Because FM symptoms tend to persist over time and only rarely are completely resolved, pharmacologic therapies will necessarily be used over prolonged periods requiring rigorous evaluation of risk benefit ratio. There has been increased concern regarding the immediate as well as the long term side effects of opioid treatments in an individual patient and also societal concerns about the misuse and abuse of prescription opioids. The long term effects of chronic opioid use in nonmalignant pain are not yet fully clarified, but effects on mood, cognitive function, hormonal effects, and increased pain due to hyperalgesia need to be constantly reevaluated [24]. We have previously shown in a cross sectional study that opioid use was associated with negative psychosocial effects including unstable psychiatric disorder, history of substance abuse, unemployment, and disability payments in patients carrying the diagnosis of FM, but in whom only 66% were confirmed as having FM [3]. Our original observations raised the concern that some persons could even be misusing the diagnosis of FM in order to procure prescription medication such as opioids.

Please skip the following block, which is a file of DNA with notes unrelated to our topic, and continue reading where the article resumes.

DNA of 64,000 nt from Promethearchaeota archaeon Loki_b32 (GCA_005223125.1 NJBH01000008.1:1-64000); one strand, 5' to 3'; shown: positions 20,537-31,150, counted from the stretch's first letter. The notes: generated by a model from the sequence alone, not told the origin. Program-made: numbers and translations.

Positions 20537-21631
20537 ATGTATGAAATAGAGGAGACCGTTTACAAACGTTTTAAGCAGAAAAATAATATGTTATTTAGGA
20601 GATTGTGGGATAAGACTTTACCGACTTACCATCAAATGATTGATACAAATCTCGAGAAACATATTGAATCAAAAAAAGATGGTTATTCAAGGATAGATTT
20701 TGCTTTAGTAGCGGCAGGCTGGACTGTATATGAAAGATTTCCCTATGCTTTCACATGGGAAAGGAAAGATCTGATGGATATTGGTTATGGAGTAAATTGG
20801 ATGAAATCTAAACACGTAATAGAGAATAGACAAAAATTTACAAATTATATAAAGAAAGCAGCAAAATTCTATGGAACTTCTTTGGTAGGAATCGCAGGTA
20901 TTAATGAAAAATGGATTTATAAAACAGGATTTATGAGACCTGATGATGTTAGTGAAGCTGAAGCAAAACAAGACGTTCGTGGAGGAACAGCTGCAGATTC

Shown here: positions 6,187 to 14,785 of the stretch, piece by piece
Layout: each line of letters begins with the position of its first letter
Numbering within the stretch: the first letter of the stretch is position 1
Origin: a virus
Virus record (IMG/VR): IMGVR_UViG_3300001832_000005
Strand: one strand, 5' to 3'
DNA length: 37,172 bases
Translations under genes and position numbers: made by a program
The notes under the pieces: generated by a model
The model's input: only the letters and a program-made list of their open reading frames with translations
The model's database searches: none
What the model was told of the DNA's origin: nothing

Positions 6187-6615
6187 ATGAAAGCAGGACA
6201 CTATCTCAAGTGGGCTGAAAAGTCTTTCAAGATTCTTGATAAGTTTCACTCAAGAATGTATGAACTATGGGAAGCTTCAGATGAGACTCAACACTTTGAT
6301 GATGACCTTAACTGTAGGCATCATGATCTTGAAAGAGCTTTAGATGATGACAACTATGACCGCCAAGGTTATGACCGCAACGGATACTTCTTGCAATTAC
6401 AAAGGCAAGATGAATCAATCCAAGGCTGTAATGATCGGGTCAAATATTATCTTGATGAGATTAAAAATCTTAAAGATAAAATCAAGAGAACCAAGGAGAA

The progressive increase in opioid prescriptions has seen a parallel increase in their use as drugs of abuse [5, 2527]. There are reports of increased deaths associated with overdose of opioids, usually in younger individuals, often receiving prescription opioids and usually combined with other agents such as alcohol or benzodiazepines. Guidelines for safe and effective use of opioids for chronic pain have been published by the American Pain Society and also in Canada [24, 28]. The tone of both guidelines is cautious, urging physicians to practice responsible prescribing behaviours, pay attention to physical and psychosocial aspects of patient care, and constantly reevaluate the efficacy and side effect profile of prescribed opioids.